RIP Mr Jobs

Not much of an apple fan only ever owned an Ipod nano but my it was a great little device...
 
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#83
I can’t call Steve Jobs an inventor and I certainly dislike Apple as a company. For me Jobs’ true gift was his ability to redefine and enrich ideas. He didn’t conceived GUI and PC’s but he did brought them to life, he didn’t invent the portable music player but he made it a worthy geek gadget for the new millennia, he didn’t create the smartphone but he made it simply smart and elegant, he didn’t invent the tablet but he gave it sense.

The only Apple product I own is an iPad 2, when the first iPad was launched, my first thought was “stupid device no full desktop OS = extra large iPod Touch”, I bet it would die soon and I was completely wrong. Where thousands of people saw failure, Jobs saw an opportunity and took it. Ironically, now I love my iPad, its simplicity makes it ideal for quick content consuming. Many of us, tech enthusiasts, argue about hardware specs, value and stuff, but what about devices and gadgets souls? What if we could imprint a soul into hardware… well, Jobs succeeded in doing just that.
 

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#84



It's sad to see life plucked out while at its most prime and experienced.
Like an apple which got attacked by worms while it was at its most mature and tasty stage...
That guy would have had much more to give to technology.
:(

Rest in Peace.
 

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#86
RIP Steve Jobs. You will always be remembered!
 
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#87
he died and i haven't tried any apple product yet .. apple might start sale offer on his death anniversary than i will buy any apple product
 
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#88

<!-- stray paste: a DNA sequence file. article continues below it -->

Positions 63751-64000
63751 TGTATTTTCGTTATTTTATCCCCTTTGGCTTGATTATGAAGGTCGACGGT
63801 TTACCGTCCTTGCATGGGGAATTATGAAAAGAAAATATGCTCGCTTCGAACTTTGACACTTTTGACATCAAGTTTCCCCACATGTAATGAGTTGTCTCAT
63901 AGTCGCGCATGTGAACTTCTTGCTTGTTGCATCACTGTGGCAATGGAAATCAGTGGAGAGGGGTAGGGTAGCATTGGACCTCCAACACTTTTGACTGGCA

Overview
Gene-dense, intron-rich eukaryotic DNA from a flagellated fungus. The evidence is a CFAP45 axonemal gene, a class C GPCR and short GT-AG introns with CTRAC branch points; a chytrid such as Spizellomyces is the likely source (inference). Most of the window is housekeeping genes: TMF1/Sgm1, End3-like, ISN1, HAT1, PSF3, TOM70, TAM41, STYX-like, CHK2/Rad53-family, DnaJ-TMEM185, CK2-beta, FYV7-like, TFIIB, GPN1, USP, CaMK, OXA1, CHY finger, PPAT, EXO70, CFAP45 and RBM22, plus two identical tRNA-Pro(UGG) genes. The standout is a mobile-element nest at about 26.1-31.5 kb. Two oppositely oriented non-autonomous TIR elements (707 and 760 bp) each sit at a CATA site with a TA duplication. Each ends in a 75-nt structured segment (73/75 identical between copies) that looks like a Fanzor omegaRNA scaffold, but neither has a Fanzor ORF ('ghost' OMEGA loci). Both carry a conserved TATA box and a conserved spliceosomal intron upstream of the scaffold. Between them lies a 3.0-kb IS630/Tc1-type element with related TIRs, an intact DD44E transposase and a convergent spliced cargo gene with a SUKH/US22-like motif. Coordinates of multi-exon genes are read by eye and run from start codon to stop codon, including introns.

Reading some of these comments it brings to mind......

Diogenes Laërtius: De mortuis nihil nisi bonum.


For Mr. Jobs.
 
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#89
he died and i haven't tried any apple product yet .. apple might start sale offer on his death anniversary than i will buy any apple product
okay seriously what is wrong with people? guys if you don't have anything semi decent to say, how about you just don't hit the reply button. this is just gutless, this and many other posts. when it comes your time to pass, i hope you don't have people talk about you like this...

without this man, who knows where the world would be today, he invented the PC for common man, sure it probably would have been invented later w/o him but he did it first and he did it right and made SURE it succeeded, his dedication to what he cared about made the PC successful the first time around... who knows where the PC world would be if he didn't make sure it was done right the first time. i don't care what you think about the monopolistic greedy controlling Steve of modern day, sure he was an ass at times but the younger Steve propelled this world to where we are today, he had a vision that the computer was for the people, not just big businesses and set out on a mission to make it happen, everyone reading this on a computer (and im not sure how else you would) owes this man a thanks for following his vision and making it a reality. the world is surely a better place for what he has contributed, people in all places have access to so much knowledge now through their PC's, this was his vision, he started it and made it happen and i am thankful to the man for that.